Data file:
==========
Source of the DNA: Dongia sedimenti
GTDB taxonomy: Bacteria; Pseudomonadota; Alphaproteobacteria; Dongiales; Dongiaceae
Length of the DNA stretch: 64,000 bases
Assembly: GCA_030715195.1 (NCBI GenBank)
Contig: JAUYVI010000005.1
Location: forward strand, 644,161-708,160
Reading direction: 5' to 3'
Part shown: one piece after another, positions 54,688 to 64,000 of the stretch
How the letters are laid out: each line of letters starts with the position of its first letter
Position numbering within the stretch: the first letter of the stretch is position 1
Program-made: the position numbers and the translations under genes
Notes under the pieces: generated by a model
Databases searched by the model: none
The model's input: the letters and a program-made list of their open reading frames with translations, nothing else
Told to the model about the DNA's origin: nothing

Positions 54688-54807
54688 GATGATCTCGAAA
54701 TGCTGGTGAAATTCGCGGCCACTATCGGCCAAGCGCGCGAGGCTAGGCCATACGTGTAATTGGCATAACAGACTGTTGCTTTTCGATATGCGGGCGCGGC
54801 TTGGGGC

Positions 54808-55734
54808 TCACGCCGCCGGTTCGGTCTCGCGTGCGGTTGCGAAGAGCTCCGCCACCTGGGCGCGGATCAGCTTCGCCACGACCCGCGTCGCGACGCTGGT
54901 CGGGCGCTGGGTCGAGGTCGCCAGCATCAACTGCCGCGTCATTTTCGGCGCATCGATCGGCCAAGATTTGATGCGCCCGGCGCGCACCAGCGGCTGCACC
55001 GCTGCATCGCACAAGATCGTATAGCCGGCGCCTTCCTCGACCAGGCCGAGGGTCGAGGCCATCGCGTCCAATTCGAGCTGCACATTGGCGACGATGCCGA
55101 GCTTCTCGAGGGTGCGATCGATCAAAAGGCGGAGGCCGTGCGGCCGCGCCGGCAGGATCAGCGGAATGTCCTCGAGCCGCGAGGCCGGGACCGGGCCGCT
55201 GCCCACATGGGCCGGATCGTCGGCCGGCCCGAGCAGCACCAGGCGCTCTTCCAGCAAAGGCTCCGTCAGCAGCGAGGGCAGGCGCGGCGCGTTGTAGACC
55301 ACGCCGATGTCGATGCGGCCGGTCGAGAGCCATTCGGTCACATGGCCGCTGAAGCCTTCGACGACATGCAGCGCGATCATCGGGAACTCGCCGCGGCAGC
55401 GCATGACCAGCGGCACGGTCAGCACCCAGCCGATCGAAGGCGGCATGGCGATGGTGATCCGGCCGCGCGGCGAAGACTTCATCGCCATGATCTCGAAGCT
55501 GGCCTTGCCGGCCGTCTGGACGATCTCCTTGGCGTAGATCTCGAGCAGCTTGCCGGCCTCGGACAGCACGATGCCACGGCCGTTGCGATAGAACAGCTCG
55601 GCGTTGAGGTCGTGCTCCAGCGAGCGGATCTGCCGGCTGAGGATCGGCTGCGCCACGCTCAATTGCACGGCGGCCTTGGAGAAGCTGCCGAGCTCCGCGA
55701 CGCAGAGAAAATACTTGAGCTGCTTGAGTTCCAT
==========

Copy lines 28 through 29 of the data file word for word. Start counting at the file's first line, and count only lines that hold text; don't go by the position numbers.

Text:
55501 GGCCTTGCCGGCCGTCTGGACGATCTCCTTGGCGTAGATCTCGAGCAGCTTGCCGGCCTCGGACAGCACGATGCCACGGCCGTTGCGATAGAACAGCTCG
55601 GCGTTGAGGTCGTGCTCCAGCGAGCGGATCTGCCGGCTGAGGATCGGCTGCGCCACGCTCAATTGCACGGCGGCCTTGGAGAAGCTGCCGAGCTCCGCGA